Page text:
- group consecutive identical arrows, for example, write ← x 4 instead of ← ← ← ←. This helps to avoid errors in counting arrows and makes the programs more compact (cf. program 5),
- replace the instructions ‘side step’ with instructions to turn 90º to the left or right (cf. program 6).
5. Writing programs
Once participants have understood the programming language, they will need to write their own (use a black or whiteboard if possible – it’s easier to correct errors that way that on paper). List of example programs:
- Collect any three objects,
- Return to the departure point carrying two objects,
- Collect three stones and go to the forest,
- Collect one of each type of object,
- Finish on a bridge with a flower, a stone and a leaf,
- Collect (in whichever order) two flowers and two leaves,
- Collect in this order, a leaf then a flower then a leaf then a flower (and nothing else).
By doing this you will notice that there are several programs possible for doing the same things. If you have time you can compare the programs that execute the same task in terms of efficiency (in IT we tend to think about complexity).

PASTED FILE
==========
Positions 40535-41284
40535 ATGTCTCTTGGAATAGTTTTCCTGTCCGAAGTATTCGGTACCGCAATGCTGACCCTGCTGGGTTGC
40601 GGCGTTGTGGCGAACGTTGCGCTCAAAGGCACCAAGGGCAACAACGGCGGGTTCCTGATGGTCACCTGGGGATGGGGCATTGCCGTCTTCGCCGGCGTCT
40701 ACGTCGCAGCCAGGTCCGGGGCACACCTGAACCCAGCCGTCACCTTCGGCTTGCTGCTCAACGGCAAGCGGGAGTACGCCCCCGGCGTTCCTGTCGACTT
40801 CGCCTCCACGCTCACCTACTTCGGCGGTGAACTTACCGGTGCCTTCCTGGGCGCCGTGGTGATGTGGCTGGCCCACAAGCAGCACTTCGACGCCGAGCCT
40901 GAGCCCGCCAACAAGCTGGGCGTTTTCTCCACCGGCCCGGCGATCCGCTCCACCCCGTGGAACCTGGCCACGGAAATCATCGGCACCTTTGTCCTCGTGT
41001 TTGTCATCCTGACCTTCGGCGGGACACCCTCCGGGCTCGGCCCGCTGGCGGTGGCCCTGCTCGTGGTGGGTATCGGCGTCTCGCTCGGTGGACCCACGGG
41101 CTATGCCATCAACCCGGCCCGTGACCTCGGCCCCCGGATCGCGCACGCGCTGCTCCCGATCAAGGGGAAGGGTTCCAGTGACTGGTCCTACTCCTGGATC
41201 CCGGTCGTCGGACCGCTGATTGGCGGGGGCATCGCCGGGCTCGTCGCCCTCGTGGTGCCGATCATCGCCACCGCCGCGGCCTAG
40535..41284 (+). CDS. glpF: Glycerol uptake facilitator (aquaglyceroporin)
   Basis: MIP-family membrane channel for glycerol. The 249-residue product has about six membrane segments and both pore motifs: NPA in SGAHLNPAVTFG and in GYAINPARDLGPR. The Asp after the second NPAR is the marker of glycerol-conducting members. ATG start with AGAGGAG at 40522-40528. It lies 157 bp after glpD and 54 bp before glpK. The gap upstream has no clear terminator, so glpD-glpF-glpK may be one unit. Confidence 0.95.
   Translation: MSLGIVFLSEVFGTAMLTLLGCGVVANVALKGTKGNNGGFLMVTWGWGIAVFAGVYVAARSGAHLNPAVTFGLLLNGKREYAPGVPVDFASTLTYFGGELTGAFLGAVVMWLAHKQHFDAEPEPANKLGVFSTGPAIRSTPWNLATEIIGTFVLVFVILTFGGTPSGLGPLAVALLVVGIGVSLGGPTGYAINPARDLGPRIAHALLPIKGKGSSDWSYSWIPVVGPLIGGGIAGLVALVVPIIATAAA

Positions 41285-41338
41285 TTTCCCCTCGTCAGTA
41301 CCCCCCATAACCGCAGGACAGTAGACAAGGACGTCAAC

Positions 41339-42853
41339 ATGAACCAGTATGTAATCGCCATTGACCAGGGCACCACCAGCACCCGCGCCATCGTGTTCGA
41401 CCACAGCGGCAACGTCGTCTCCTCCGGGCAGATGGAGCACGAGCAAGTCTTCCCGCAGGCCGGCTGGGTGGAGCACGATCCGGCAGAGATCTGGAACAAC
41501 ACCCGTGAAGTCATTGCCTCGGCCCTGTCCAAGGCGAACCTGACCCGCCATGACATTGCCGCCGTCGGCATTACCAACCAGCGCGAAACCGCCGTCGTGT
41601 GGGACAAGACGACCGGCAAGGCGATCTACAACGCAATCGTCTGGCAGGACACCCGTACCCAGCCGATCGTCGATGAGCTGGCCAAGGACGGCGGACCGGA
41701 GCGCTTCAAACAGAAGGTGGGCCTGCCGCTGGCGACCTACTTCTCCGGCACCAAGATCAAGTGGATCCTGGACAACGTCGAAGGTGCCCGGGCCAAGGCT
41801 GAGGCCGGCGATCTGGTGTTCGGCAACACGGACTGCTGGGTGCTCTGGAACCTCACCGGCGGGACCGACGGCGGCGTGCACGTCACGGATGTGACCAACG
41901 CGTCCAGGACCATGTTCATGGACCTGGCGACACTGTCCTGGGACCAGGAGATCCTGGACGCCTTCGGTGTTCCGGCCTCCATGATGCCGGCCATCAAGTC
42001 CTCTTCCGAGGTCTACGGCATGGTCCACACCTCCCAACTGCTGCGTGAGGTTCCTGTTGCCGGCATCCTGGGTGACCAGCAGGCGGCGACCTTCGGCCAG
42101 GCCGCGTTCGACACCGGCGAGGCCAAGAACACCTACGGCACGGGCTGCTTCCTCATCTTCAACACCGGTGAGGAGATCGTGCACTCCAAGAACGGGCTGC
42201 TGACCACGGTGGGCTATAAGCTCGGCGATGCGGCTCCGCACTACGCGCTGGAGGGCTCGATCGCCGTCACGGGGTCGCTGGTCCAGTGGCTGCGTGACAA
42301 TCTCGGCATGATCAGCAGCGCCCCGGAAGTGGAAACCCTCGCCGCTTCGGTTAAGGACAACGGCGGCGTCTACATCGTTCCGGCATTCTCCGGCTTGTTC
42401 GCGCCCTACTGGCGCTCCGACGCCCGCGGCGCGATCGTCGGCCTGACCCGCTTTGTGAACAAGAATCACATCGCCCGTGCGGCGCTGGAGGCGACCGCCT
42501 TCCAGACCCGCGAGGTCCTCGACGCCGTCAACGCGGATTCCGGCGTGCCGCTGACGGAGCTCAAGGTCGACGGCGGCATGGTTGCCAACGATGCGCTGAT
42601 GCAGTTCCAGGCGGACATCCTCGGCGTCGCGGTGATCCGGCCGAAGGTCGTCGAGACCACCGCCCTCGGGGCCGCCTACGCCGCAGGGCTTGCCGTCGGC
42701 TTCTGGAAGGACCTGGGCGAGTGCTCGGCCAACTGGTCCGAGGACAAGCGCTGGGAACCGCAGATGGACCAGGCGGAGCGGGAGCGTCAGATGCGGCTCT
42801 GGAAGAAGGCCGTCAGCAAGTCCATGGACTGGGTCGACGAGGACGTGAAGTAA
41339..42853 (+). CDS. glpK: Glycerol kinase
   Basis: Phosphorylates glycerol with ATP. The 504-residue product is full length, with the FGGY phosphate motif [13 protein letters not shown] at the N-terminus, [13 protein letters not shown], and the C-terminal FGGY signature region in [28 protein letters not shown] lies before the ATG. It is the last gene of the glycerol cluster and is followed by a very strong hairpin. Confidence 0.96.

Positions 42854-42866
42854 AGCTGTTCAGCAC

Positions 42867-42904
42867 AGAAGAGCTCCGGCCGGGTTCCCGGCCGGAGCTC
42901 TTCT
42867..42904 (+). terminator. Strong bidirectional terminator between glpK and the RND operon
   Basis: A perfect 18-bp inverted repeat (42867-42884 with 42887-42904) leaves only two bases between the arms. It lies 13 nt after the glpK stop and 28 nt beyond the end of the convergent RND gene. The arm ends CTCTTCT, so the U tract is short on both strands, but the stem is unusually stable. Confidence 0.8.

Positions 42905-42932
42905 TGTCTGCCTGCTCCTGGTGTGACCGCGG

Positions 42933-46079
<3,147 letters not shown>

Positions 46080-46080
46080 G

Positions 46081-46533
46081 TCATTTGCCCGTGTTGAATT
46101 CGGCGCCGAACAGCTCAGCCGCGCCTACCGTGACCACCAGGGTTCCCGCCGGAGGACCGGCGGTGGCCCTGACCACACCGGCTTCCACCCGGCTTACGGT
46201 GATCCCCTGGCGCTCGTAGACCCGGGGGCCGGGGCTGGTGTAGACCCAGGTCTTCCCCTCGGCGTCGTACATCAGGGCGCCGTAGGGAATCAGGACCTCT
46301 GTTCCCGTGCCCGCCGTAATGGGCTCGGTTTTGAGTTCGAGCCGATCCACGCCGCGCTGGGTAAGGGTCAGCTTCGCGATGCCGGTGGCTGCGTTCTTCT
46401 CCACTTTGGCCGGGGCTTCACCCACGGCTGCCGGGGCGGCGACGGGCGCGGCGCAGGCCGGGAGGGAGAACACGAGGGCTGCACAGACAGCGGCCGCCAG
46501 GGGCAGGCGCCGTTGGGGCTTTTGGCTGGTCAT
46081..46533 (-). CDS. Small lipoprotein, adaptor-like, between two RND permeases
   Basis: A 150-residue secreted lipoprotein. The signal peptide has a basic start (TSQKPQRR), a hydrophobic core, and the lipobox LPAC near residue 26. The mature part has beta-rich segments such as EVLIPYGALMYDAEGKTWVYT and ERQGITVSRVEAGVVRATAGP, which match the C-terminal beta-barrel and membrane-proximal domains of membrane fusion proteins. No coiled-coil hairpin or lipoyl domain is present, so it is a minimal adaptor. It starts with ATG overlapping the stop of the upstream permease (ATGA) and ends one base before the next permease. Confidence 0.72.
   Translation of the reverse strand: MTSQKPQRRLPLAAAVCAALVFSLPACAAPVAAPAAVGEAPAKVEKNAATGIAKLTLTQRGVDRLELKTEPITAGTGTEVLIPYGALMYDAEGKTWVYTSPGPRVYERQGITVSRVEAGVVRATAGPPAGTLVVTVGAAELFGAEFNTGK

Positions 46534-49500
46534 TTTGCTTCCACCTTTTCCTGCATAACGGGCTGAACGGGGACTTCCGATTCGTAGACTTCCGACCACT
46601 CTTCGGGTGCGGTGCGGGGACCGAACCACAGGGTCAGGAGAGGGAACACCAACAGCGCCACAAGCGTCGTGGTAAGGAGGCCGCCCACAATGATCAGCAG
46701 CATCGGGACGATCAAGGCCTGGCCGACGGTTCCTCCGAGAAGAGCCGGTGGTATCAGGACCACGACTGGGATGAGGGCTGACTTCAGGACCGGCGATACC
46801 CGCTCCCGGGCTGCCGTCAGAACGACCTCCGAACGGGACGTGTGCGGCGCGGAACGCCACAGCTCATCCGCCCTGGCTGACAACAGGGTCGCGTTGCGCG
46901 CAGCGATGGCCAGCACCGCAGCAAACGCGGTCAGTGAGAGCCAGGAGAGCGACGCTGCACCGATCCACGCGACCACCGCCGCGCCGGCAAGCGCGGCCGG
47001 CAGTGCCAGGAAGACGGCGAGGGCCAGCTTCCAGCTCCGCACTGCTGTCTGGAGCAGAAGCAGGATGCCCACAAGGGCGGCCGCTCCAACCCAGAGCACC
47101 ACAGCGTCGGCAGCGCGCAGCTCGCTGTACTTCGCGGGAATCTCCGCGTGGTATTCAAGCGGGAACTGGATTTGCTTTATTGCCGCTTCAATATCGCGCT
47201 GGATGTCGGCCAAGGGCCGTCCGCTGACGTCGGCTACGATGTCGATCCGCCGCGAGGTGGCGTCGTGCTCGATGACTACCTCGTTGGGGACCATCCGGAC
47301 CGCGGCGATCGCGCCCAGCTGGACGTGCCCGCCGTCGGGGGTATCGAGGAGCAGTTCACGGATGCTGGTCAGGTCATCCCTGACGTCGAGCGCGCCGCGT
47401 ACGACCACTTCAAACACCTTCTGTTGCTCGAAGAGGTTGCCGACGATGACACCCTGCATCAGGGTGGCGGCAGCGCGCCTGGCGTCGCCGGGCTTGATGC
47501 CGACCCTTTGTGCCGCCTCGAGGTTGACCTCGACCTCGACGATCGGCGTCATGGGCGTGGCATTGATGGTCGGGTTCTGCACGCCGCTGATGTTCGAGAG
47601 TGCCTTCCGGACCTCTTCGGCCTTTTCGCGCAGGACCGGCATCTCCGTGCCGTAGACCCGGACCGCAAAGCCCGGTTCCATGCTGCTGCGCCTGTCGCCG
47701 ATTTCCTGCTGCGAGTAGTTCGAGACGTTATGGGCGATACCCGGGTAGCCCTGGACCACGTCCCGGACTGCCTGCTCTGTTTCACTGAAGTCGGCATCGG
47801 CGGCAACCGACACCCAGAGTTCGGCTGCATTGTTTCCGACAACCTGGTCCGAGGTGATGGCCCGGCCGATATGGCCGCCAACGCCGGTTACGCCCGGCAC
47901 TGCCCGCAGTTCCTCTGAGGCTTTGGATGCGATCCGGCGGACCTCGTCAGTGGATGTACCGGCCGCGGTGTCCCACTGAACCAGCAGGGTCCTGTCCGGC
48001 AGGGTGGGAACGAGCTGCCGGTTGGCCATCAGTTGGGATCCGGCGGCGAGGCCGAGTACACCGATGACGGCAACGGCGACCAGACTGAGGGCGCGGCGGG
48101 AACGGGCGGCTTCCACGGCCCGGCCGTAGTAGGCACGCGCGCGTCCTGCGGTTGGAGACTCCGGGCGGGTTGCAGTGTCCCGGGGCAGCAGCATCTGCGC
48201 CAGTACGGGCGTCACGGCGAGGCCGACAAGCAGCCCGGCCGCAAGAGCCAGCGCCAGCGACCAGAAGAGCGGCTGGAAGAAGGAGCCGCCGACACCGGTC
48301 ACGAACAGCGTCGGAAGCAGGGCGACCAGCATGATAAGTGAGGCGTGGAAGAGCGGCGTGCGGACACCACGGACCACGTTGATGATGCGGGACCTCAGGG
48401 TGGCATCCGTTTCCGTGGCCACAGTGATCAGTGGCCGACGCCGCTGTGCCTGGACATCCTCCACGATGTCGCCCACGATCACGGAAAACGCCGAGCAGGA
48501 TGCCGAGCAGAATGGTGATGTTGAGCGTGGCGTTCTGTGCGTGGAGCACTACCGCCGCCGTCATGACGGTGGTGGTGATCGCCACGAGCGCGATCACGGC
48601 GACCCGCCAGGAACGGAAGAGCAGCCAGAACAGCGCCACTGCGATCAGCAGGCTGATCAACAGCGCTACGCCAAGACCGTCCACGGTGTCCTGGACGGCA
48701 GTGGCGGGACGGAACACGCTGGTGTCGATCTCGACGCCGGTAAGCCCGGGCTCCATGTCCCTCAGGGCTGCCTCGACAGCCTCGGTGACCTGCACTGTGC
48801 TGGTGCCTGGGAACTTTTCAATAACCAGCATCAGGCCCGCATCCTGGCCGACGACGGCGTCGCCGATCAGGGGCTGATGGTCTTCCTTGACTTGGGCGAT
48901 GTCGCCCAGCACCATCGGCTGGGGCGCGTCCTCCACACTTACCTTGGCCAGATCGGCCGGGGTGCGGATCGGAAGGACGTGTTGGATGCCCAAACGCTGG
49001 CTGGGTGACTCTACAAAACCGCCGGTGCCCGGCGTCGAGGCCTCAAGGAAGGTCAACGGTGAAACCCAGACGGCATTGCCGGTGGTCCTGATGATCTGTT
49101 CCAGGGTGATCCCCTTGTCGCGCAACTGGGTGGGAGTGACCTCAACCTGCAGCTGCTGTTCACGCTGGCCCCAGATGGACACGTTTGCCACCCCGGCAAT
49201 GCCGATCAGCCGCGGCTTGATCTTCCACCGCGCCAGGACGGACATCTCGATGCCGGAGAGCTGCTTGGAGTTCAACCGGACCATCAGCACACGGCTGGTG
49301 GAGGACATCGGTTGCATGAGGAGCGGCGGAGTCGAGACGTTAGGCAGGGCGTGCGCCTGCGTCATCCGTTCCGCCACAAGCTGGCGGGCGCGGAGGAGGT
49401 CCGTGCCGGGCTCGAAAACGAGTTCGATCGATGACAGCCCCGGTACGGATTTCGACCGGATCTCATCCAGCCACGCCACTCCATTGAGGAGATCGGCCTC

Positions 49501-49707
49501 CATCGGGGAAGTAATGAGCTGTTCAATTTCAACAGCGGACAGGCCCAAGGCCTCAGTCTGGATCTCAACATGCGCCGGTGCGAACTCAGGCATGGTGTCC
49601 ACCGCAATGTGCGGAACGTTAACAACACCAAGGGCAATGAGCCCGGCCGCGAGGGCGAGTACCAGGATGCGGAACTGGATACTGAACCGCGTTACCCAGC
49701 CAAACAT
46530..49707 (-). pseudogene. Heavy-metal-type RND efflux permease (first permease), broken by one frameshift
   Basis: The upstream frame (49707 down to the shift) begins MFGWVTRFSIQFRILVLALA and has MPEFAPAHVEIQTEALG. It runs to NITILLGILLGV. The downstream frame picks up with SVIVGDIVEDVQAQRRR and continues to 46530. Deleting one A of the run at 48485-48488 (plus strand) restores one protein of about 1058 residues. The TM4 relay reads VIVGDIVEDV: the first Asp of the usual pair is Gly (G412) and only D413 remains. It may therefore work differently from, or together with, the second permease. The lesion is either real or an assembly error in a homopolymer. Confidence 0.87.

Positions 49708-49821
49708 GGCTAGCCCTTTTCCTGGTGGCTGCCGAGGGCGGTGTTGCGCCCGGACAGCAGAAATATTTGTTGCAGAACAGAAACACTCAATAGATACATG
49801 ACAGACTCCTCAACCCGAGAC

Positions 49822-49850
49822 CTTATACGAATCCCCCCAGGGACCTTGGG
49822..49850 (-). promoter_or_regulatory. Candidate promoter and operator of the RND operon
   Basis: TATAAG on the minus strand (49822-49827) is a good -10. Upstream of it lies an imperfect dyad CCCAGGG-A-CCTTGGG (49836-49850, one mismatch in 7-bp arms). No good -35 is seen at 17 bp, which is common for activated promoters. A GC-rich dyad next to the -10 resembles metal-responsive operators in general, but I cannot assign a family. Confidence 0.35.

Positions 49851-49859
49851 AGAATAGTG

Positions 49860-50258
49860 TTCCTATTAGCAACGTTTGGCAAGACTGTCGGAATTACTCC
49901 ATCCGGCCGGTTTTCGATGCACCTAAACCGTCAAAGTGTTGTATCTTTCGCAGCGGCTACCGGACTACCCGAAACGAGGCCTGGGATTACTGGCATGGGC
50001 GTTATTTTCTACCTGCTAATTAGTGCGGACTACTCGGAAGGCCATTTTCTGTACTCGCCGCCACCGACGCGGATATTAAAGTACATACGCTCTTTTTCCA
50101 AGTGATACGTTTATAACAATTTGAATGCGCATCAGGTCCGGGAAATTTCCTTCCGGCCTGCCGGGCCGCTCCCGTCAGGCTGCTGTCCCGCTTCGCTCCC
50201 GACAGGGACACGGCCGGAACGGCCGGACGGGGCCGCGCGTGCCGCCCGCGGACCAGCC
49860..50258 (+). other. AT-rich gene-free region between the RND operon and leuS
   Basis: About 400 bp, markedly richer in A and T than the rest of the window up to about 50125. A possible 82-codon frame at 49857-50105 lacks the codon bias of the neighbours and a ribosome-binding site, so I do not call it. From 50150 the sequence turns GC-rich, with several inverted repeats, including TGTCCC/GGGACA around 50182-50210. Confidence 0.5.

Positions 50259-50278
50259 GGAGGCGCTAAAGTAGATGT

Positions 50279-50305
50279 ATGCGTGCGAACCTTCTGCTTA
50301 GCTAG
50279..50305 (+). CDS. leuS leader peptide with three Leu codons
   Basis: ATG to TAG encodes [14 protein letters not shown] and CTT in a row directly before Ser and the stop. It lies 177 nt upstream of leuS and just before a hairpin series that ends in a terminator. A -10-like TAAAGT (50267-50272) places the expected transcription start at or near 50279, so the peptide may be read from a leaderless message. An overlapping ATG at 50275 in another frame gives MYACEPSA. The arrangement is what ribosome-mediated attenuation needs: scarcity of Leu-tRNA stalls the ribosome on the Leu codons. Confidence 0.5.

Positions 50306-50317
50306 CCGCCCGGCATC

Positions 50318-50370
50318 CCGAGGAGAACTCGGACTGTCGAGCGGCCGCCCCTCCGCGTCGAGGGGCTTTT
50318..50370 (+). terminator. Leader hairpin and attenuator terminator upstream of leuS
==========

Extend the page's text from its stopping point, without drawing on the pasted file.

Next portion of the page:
Step 2: LightBot
Propose that participants apply their new knowledge of programming to an exploration of the application: LightBot. This doesn’t require an internet connection. The application can be explored offline. There are often several solutions to clear each level. It can be interesting to compare the solutions found by each participant. You may want to divide the group into pairs for this step too. The programming notions you will encounter on LightBot are:
- Control sequential: orders (or instructions) executed by the program consecutively
- Procedures: blocks of preprogrammed code which can be inserted to save time and efficiency
- Loops: a code structure that repeats an instruction indefinitely (often as long as one or several conditions are respected)
- Debugging: executing and re-executing a program and testing solutions to correct errors in a computer program.
You can also use the ‘Coding out Loud‘ activity as an introduction but it is less adapted to an outdoor group activity.